Did The BOE Violate The Sunshine Law?

Did The BOE Violate The Sunshine Law?thumbnail
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Published: August 23, 2016 @ 12:00 PM EDT

At the July 26th Board Of Education (BOE) meeting, resident Joseph Signorello, Jr. asked during the public comment portion if the Board violated New Jersey’s Sunshine Law.

The Sunshine Law is the commonly referred to name of the Open Public Meetings Act or OPMA (link). This law was enacted over 40 years ago and it lays the foundation of the public’s right to attend official government meetings and to have adequate advance notice of all those public meetings.

Mr. Signorello stated, “This meeting tonight, I’m trying to get a verification now [from] an attorney, should have there [been] a 48-hour or 72-hour notice with the agenda? Is this meeting legal tonight? Your agenda didn’t come out till today. The agenda didn’t come out until around 11 o’clock today.”

Roselle Park School District (RPSD) Business Administrator Sue Guercio explained, “The agenda was posted online the end of last week, on Friday, I believe. However, over the weekend Mike Estrada had a change in our website and, unfortunately, with the new website design there was some glitch that . . . the board page didn’t [update].”

Mr. Estrada is the school district’s Chief Technology Officer and on the weekend of July 23rd, the district updated its website.

“I didn’t see it Thursday or Wednesday,” said Mr. Signorello.

“It came to our attention today and we got it back up later today,” stated Mrs. Guercio, adding, “It was posted last week on Friday.”

Mr. Signorello inquired, “I’m just curious, is there an hour you’re supposed to have? 72 [or] 48-hours?”

The time limit Mr. Signorello seemed to be referring to is a section of OPMA that does mandate a 48-hour advance notice for any meeting that is not listed on what is called an “Annual Notice”. OPMA mandates that a public body provide an “Annual Notice” of all regularly scheduled meetings that contains the time, date, and – to the extent known – the location of each meeting. This must be done within seven days of the annual organization or reorganization meeting of the public body.

A review of the BOE’s reorganization meeting on January 5th of this year shows that Agenda Item 8 (on page 5) is a listing of all regularly scheduled meetings (link). The July 26th meeting is listed in the Annual Notice and, thereby, does not need any additional 48-hour advance notice.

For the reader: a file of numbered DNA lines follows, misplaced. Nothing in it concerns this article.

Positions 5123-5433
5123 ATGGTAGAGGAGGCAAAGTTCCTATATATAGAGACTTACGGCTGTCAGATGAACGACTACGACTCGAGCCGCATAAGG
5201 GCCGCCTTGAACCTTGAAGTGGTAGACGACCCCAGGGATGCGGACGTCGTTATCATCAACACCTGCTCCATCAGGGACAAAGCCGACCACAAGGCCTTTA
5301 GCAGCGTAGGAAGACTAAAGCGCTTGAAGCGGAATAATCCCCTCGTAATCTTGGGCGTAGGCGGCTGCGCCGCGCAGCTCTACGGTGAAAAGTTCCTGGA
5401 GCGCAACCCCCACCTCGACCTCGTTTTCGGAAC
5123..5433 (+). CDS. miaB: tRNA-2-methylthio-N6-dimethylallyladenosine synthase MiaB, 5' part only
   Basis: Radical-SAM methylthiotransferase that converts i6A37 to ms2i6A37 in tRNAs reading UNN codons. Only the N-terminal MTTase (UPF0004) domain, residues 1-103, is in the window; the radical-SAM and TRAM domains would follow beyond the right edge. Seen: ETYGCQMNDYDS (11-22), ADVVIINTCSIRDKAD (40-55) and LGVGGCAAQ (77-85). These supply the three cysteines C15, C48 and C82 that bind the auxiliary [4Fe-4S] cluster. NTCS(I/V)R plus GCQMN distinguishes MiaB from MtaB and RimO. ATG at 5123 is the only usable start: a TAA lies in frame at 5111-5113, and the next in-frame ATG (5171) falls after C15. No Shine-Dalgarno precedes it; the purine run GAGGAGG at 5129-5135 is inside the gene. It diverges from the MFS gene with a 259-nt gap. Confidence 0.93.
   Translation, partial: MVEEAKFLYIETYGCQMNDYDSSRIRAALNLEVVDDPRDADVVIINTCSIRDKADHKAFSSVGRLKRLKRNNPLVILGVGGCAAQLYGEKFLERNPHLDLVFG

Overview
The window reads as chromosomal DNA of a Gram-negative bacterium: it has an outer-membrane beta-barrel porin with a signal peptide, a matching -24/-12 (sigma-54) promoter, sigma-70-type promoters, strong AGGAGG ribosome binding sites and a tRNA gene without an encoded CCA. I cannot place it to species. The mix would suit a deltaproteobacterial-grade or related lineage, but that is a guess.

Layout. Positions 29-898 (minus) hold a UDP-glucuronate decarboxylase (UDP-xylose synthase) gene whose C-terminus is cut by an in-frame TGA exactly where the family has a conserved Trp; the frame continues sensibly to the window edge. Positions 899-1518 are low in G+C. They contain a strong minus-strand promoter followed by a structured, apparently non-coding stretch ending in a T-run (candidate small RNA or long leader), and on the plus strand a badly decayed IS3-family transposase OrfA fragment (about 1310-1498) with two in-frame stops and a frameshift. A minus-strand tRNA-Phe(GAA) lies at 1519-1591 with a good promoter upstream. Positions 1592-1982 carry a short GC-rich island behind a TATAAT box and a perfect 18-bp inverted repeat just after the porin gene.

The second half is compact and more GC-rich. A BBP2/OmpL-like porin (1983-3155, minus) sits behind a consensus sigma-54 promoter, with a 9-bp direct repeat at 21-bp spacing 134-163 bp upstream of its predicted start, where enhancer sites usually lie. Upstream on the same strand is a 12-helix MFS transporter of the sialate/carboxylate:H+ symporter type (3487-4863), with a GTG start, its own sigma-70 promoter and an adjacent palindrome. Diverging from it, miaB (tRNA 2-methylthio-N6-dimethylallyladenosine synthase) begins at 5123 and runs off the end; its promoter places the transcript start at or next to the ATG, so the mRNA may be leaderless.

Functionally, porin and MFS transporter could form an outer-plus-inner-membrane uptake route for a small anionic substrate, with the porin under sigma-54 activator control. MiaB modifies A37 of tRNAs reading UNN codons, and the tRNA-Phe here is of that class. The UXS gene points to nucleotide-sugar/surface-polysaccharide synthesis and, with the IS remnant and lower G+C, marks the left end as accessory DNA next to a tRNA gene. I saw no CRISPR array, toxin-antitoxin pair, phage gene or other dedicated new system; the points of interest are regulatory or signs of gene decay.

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A “48-Hour Notice” would be required if a public body wished to convene a meeting which was not listed on the annual notice. OPMA mandates that the public body provide a written notice at least 48 hours prior to the convening of that special meeting. That was not the case on July 26th.

But does the school district, or even school boards in general, have a different policy?

RPSD Policy 9323/9324 (link), titled “Agenda Preparation/Advance Delivery Of Meeting Material”, states:

The agenda shall be published pursuant to provisions of the Open Public Meetings Act.

The last paragraph of this policy states:

The agenda, together with supporting materials, shall be distributed to board members sufficiently prior to the board meeting to permit them to give items of business careful consideration. The agenda shall also be made available to the press, representatives of community and staff groups, and others, upon request.

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The RPSD website has agenda available, in line with this section of the policy, in advance of meetings, even though there is no legally required time frame of either 48 or 72 hours.

Additionally, the New Jersey School Boards Association (NJSBA) website reiterates in its FAQ section (link) the aforementioned points:

What is the board agenda?

While school boards publicly post an annual notice describing the date and location of meetings, they are not required by law to post an agenda for each meeting. However, most do have an agenda. If they do, the agenda must reasonably reflect the matters to be discussed. However, the board is not precluded from addressing an issue that arises just because it was not on the agenda.

In conclusion, had the July 26th meeting not been a regular meeting listed on the school district’s annual notice and was called as a “Special Meeting”, then yes, it would have required a “48-Hour Notice” but since it was a regularly scheduled meeting, the BOE did not violate OPMA.

The next scheduled BOE meeting is tonight at 7 p.m. inside the Roselle Park Middle School auditorium, located at 57 West Grant Avenue.